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© 2016 by Naabi Methé . 

 

Warm up with Ginger!

June 28, 2015

 

Recent snowfall at King Lake and Mount Dandenong quickly sent the temperature plummeting in Melbourne, so if you have freezing hands and toes, don’t despair. I have a great home remedy and some easy recipes using the deliciously warming and zingy Ginger root ~ Zingiber officinale. Admittedly, ginger is a tropical plant, not a common Melbourne backyard plant. However it is readily available fresh, dried, ground or crystalised, and most people will have some in their kitchen.

 

Ginger has been used as a medicinal and culinary spice in Asian, Indian and Arabic herbal traditions since ancient times. It is cited by Confucius (551-478BC) and was recommended to assist digestion, ease stomach upset and relieve diarrhoea. In Ayurvedic medicine, ginger is considered a universal medicine. It was also mentioned in the Koran, and was one of the first spices brought to Europe by Arab traders. 

“Within the stomach, loins, and in the lung
Praise of hot ginger rightly might be sung
It quenches thirst, revives, excites the brain
And in old age, awakens young love again”

From the latin Regimen Sanitatis Salerno treatise on health. 

 

 

Spiced Teas – Thermos It Up!

 

 Many people experience cold hands and feet due to poor circulation. This is often worse during the winter months as people tend to do less incidental exercise and spend more time inside sitting down. We also tend to feel less inclined to drink enough water, which leads to reduced blood volume and slows blood circulation. A great way to increase the amount we drink in the winter is to drink more tea. Also, making a thermos of tea in the morning can ensure that you will not only drink an adequate volume of water over the day, but it enables you to have warm tea all day without multiple trips to the kitchen to make fresh cups. You can either just add a few slices of fresh ginger to your favourite tea brew before adding the boiling water or you can make up a specific blend depending on how you are feeling.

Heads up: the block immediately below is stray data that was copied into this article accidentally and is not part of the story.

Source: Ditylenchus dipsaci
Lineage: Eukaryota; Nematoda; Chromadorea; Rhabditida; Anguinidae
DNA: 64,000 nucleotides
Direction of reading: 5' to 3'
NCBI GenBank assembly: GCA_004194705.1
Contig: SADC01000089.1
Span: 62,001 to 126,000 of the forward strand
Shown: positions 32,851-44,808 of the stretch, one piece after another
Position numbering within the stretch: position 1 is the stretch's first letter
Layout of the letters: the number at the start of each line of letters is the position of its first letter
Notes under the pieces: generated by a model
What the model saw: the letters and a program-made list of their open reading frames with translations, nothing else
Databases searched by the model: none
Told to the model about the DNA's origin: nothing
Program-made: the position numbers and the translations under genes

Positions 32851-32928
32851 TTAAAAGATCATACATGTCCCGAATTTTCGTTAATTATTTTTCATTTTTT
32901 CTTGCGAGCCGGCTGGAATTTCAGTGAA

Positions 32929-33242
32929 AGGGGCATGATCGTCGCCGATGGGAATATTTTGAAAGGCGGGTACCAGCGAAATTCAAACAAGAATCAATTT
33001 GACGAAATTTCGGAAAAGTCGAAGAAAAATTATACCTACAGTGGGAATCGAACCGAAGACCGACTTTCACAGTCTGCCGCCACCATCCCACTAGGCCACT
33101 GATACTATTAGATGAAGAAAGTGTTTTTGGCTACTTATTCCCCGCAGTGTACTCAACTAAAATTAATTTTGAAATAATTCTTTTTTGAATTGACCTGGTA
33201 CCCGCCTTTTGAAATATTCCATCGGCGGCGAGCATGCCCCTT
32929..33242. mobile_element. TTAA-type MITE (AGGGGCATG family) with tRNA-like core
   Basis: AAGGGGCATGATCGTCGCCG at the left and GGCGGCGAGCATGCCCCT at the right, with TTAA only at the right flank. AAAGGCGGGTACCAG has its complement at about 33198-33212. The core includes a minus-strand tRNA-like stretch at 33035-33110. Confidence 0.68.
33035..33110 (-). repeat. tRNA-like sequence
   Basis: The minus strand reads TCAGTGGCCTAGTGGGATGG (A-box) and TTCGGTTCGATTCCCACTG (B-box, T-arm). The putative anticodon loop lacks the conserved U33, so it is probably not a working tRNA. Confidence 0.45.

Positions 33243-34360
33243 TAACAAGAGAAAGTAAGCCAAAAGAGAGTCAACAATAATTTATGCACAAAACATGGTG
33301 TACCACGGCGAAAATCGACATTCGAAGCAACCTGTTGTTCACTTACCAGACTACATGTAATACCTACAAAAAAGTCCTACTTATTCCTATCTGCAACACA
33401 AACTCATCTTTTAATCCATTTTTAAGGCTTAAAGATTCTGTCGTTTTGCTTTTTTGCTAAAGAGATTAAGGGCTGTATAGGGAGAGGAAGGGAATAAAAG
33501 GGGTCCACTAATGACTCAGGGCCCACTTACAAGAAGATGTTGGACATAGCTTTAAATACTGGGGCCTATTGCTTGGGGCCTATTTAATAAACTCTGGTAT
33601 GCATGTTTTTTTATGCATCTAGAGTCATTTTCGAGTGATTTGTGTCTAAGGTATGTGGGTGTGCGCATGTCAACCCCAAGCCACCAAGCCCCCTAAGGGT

At the moment, I am giving my daughter a thermos of:
• 1 teaspoon licorice root (you can use a good quality tea bag)
• 1 cinnamon stick, 
• 2 sprigs thyme, 
• 1 small sprig sage  
• 4-5 slices of fresh ginger 


I put all the ingredients into a thermos, fill it to ¾ full with boiling water, sweeten with 1 dessertspoon of rice syrup (she is not a honey girl), cover and leave to steep for 5-10mins. I then fill the remainder of the thermos with cold water, as this makes the tea a more drinkable temperature for my daughter, who prefers not to wait for each individual cup of tea to cool down.
I have been making this for her to soothe her tickly throat, and ward off the viral infections that are doing the rounds at school.

 

The sage and thyme’s antimicrobial actions help to kill off pathogenic microbes, and the licorice has a demulcent effect to help soothe the irritated mucous membranes in her upper respiratory tract. The ginger and cinnamon raise her body temperature to make her system inhospitable to invading pathogens. In fact, cinnamon is another wonderful warming and drying spice that is commonly used in conjunction with ginger to improve circulation and alleviate colds. Cinnamon is gentler than ginger and has a more sustained action. 

 

Caution: Please note that sage should not be used without professional advise in lactating and pregnant women as it is an emmenagogue (stimulates menstruation) and reduces milk supply (it is often used when weaning your child for this reason)